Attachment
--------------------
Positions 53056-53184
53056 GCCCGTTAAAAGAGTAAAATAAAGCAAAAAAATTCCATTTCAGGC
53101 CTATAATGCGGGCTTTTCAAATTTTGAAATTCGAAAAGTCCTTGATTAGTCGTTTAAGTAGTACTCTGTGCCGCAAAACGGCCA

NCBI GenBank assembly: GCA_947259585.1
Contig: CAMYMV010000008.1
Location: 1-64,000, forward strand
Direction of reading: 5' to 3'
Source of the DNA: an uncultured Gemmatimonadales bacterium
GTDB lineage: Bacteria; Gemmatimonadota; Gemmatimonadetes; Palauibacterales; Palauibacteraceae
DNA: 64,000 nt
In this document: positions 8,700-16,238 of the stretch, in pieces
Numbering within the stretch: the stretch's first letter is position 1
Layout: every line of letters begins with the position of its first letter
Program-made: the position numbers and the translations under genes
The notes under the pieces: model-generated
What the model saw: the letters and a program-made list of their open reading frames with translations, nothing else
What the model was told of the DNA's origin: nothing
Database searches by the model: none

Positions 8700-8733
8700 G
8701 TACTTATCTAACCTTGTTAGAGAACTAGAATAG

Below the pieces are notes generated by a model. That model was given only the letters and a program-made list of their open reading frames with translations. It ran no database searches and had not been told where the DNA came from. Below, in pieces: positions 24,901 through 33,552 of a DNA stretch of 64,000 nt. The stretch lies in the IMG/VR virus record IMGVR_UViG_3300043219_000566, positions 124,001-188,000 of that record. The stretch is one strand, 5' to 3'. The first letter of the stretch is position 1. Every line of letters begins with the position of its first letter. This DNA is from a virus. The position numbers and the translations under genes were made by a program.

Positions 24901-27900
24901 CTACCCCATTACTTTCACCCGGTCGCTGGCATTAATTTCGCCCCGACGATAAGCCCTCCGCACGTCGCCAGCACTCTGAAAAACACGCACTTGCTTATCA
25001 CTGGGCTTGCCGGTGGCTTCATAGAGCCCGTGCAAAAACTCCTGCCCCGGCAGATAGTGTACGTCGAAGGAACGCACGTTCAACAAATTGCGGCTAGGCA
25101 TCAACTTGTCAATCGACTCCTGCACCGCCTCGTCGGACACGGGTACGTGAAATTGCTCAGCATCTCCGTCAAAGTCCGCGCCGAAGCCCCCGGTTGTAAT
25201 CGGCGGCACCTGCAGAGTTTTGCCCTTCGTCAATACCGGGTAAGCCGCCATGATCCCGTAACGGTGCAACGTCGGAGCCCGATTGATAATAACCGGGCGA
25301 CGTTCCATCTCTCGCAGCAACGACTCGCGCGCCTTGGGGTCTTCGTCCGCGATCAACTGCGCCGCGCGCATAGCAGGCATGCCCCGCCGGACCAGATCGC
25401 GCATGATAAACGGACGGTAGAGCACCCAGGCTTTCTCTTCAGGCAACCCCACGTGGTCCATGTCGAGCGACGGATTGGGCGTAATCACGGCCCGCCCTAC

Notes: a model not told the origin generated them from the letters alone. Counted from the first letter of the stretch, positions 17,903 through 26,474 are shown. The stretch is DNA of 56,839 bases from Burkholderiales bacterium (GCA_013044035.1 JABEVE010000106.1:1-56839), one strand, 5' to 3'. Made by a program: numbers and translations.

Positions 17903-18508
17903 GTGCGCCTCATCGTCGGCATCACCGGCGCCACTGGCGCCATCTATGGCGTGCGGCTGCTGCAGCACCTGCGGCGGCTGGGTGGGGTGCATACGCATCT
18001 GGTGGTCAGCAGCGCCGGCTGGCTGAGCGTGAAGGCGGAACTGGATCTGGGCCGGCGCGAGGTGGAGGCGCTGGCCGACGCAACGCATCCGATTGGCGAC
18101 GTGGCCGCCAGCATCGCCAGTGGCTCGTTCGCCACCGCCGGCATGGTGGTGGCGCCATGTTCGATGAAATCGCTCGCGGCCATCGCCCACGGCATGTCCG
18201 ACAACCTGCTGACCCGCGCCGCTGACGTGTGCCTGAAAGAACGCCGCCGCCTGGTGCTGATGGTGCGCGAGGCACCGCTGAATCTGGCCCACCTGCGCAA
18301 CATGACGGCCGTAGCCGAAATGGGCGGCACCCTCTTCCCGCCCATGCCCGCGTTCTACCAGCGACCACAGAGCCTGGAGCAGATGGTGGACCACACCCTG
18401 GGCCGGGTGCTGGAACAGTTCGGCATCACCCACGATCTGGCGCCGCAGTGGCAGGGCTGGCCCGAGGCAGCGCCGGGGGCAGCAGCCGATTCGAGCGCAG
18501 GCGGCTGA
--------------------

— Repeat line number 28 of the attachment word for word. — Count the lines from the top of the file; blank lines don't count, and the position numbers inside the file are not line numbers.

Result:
25301 CGTTCCATCTCTCGCAGCAACGACTCGCGCGCCTTGGGGTCTTCGTCCGCGATCAACTGCGCCGCGCGCATAGCAGGCATGCCCCGCCGGACCAGATCGC